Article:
Interiorizing Pop Brands

Over the past few weeks, I’ve written several posts related to the challenge of introducing growing children to the ubiquitous pop culture while minimizing the negative effects of the encounter on their moral and spiritual well-being. Given that ubiquitousness of pop culture, and that my primary responsibility toward my children is for their moral and spiritual formation, this is a big deal to me. I suspect this is also a big deal to many others, even to many who think that the moral and spiritual formation of their children is a secondary responsibility after that of their material well-being.

This stream of thought began when I learned that my daughter Abby wanted an iPod for her 10th birthday (which passed a couple weeks ago, with no iPod). I was reluctant to go along with the idea, because I was concerned that giving it to her would quickly become tantamount to throwing her into the pop music cesspool, without having first taught her to swim (and hold her nose), so to speak.

In the last couple posts in this stream, I’ve tried to show that everything we encounter in the world, including pop music, is imbued with embedded ideas, for better or for worse. This is simply to say that everything has an agenda.

Primarily, this agenda is driven by the ideas or messages intended by the authors (or other, behind-the-scenes, producers of the “product”). These messages can be both direct, and/or read between the lines. Although not something I addressed previously, I would add here that these messages are not only lyrical, but also take many other aesthetic forms – the type of clothing the artists wear, for example, often being an important factor in the message sent to young pop consumers about the meaning of the artists’ product, or brand; part of the statement of “what we’re about,” into which the acts (and their corporate puppeteers) try to lure the children.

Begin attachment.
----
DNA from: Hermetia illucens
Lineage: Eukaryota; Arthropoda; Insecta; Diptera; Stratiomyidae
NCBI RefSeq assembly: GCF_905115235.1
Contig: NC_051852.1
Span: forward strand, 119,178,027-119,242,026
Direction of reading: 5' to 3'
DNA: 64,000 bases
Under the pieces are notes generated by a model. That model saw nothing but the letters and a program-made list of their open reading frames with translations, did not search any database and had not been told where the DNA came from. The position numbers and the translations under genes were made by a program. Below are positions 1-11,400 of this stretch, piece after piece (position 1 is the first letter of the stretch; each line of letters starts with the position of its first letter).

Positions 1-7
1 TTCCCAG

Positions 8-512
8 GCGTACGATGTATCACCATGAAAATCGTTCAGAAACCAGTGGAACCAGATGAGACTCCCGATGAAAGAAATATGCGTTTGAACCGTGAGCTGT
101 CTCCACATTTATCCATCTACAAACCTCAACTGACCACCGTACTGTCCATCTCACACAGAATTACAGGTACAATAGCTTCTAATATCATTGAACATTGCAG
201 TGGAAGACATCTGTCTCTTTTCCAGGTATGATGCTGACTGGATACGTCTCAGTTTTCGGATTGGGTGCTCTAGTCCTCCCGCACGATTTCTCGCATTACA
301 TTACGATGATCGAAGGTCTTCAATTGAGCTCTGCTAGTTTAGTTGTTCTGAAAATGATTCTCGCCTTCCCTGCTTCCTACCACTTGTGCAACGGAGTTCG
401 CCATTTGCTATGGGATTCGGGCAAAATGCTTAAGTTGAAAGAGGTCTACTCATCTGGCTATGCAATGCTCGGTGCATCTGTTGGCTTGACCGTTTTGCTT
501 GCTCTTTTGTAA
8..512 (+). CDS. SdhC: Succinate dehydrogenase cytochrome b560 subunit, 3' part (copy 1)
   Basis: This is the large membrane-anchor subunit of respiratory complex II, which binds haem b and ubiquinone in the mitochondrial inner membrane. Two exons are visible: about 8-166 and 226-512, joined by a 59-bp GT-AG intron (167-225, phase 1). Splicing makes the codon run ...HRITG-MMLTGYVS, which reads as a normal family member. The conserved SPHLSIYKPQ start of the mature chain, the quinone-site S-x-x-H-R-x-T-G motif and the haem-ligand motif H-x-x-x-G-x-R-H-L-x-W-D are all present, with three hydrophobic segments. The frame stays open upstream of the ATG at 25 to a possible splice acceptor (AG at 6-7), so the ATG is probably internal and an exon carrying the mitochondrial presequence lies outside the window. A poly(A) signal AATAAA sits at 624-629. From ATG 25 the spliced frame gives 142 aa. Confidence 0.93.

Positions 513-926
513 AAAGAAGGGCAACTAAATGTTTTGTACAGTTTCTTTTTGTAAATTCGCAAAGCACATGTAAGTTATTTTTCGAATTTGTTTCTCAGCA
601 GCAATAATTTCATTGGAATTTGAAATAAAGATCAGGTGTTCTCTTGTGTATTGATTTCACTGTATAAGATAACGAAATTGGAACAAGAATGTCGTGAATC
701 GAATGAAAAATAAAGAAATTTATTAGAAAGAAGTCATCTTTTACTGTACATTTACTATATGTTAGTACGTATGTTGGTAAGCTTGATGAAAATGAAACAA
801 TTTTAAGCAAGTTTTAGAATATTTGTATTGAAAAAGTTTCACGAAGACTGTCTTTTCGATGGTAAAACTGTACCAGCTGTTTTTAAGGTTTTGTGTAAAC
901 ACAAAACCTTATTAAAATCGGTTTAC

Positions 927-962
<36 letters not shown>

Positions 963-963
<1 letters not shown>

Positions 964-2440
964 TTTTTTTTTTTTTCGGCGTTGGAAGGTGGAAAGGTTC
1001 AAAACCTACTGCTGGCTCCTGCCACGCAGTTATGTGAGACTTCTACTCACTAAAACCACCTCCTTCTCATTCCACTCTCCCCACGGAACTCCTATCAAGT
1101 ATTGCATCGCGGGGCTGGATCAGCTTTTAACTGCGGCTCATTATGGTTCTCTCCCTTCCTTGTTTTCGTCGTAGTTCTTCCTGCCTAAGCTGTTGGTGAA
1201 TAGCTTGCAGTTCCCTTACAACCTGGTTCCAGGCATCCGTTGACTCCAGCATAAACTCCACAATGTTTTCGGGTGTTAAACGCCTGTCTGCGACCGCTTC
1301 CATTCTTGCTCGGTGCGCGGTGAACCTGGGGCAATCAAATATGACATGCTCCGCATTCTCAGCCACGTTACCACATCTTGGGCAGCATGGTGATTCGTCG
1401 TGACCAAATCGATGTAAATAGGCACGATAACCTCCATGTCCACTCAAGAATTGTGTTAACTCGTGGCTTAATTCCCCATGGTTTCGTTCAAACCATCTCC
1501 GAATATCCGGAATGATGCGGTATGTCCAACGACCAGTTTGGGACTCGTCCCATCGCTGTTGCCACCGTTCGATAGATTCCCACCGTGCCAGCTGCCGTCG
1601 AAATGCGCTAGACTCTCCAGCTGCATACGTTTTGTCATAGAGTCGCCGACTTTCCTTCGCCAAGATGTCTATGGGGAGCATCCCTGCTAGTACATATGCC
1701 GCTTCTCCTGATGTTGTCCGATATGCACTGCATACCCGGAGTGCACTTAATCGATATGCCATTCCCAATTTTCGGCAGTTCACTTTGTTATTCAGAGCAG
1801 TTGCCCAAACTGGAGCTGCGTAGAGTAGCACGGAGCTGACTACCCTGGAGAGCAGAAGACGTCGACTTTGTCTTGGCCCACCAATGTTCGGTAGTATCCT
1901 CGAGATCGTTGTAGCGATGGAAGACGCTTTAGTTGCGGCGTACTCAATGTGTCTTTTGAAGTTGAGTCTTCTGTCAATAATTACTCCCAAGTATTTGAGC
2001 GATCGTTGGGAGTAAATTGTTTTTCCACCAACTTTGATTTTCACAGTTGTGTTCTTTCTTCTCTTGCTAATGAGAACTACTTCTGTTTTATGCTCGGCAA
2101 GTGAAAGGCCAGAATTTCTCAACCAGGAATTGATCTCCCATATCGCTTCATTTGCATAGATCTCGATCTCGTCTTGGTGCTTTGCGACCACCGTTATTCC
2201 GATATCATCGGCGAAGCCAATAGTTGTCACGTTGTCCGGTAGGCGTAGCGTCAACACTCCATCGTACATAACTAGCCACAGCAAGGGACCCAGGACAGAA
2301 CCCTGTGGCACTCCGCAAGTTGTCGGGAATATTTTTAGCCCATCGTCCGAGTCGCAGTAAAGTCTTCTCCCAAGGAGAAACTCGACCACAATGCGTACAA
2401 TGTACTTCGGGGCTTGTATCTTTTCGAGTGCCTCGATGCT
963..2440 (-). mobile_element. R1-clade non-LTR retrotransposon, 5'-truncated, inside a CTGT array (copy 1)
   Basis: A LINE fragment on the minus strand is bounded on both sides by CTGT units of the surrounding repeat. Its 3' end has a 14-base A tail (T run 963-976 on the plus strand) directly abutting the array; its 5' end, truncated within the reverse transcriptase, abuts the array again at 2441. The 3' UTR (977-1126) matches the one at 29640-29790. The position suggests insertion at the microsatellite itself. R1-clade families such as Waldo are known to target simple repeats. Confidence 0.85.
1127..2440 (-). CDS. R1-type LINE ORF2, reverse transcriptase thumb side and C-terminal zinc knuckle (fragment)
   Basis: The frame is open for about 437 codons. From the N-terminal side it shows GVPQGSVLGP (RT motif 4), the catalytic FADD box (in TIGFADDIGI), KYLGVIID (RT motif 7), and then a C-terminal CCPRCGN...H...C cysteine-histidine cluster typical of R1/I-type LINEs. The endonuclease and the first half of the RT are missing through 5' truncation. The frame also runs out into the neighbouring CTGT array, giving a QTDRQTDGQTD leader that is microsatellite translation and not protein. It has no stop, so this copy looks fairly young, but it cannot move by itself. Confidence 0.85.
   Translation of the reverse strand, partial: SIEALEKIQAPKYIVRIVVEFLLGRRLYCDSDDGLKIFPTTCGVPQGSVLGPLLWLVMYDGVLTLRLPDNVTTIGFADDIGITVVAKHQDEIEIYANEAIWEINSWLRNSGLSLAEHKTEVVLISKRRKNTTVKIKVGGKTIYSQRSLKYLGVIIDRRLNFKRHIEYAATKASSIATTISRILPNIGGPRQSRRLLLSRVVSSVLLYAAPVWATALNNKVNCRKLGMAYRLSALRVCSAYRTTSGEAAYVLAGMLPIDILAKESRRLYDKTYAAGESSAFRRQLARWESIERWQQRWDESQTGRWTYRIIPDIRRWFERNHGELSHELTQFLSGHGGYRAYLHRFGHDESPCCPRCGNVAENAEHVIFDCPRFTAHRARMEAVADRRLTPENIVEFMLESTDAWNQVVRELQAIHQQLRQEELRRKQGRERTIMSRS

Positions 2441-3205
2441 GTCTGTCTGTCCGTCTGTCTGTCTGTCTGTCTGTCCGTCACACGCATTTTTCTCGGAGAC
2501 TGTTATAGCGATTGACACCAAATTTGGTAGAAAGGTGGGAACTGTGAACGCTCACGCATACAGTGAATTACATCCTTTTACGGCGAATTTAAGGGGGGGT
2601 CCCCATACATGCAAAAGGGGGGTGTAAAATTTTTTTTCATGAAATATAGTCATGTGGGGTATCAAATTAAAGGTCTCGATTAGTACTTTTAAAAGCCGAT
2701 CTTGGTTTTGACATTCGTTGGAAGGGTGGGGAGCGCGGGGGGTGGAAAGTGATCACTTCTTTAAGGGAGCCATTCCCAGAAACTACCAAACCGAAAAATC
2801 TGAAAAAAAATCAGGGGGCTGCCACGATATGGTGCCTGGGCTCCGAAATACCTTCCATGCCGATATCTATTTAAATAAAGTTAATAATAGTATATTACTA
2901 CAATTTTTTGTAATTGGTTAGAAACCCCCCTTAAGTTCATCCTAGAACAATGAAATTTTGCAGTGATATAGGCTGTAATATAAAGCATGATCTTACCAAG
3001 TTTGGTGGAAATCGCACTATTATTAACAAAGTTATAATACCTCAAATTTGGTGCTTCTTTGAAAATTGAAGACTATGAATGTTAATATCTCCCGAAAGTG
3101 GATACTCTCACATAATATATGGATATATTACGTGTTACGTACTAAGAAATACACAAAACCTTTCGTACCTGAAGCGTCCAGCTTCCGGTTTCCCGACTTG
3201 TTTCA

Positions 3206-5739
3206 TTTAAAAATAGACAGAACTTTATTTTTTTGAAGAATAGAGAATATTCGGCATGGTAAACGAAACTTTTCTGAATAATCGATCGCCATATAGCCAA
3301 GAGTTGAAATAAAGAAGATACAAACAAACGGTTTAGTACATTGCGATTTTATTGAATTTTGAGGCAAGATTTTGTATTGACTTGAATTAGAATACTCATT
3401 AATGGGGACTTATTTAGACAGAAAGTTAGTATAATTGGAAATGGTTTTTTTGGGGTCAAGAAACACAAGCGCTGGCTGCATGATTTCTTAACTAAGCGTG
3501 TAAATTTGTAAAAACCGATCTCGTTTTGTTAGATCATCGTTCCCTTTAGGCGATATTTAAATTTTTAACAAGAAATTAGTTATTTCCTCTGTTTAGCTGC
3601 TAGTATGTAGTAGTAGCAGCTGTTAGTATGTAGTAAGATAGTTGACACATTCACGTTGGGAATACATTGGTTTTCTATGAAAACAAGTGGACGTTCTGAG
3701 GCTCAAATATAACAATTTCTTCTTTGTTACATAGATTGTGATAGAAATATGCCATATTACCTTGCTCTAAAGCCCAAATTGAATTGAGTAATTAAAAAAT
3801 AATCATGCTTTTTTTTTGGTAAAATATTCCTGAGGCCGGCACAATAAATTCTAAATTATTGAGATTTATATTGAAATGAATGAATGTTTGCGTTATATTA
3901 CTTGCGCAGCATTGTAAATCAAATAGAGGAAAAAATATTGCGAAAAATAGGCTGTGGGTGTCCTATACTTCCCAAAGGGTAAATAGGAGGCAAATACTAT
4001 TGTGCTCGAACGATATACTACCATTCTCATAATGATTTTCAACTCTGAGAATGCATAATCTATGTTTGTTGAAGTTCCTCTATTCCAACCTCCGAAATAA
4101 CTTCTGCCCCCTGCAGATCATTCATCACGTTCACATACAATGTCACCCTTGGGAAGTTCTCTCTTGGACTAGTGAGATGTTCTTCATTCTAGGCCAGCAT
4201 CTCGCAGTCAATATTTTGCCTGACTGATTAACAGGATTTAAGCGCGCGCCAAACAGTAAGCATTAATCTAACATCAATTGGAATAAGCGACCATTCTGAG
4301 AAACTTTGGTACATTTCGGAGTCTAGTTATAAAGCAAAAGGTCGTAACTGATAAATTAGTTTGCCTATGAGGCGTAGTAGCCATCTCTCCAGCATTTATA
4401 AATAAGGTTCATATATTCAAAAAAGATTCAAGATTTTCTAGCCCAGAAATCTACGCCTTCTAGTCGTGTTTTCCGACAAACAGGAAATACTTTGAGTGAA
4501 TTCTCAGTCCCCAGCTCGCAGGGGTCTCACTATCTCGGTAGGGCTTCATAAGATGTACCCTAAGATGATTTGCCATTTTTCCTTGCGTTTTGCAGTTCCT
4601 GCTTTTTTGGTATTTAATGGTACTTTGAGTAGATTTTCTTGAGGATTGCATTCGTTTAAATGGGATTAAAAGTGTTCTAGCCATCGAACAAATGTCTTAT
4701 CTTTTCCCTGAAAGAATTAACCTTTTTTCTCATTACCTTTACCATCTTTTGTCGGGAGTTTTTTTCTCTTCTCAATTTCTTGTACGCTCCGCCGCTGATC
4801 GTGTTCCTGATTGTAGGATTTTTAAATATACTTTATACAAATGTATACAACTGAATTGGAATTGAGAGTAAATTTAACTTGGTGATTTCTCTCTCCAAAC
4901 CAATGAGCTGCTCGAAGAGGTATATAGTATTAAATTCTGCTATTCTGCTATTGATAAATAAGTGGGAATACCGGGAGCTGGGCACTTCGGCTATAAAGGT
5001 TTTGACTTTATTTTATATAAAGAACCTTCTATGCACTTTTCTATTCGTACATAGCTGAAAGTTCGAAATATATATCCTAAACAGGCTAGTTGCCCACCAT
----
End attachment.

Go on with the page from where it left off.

The embracing of a pop brand (forgive me if I resort occasionally to calling it a shtick), a process which we usually refer to as becoming a fan, entails some degree of identification of the fan with the brand. The “what I’m about” of the artist/brand becomes part of the fan’s “what I’m about,” or even “who I am.” When the degree of identification goes radical (fanatical), we say that the fan has become obsessive, and we get concerned, as we should. But it’s important to understand that the very same process of identification, involving what’s essentially the establishment of an imaginary relationship between the fan and the artist/brand, goes on in lesser degrees the rest of the time. This is simply how pop culture works. It is part of consumer society, and works just like it – except that pop art has more moral baggage than perfume, or multivitamins, or mid-sized cars.

This identification with the brand by the fan is what I call the interiorizing of the product. That sounds like just an overblown way of referring to being influenced by the product, but I think the psychic consequences of pop interiorization goes deeper than influence, in that influencing seems to me to refer to a constructive or additive process, whereas becoming a “fan” of a pop brand strikes me as something that only diminishes the true personality of the afflicted individual. The artist/brand is used as a kind of flag to be waved by the fan/consumer, saying – at least to herself, if not to the world – “this is (part of) what I’m about.” Although always a bit pathetic, this can be a fairly harmless way of making a statement about yourself in simple circumstances, but much of pop culture is not nearly as simple as it might appear.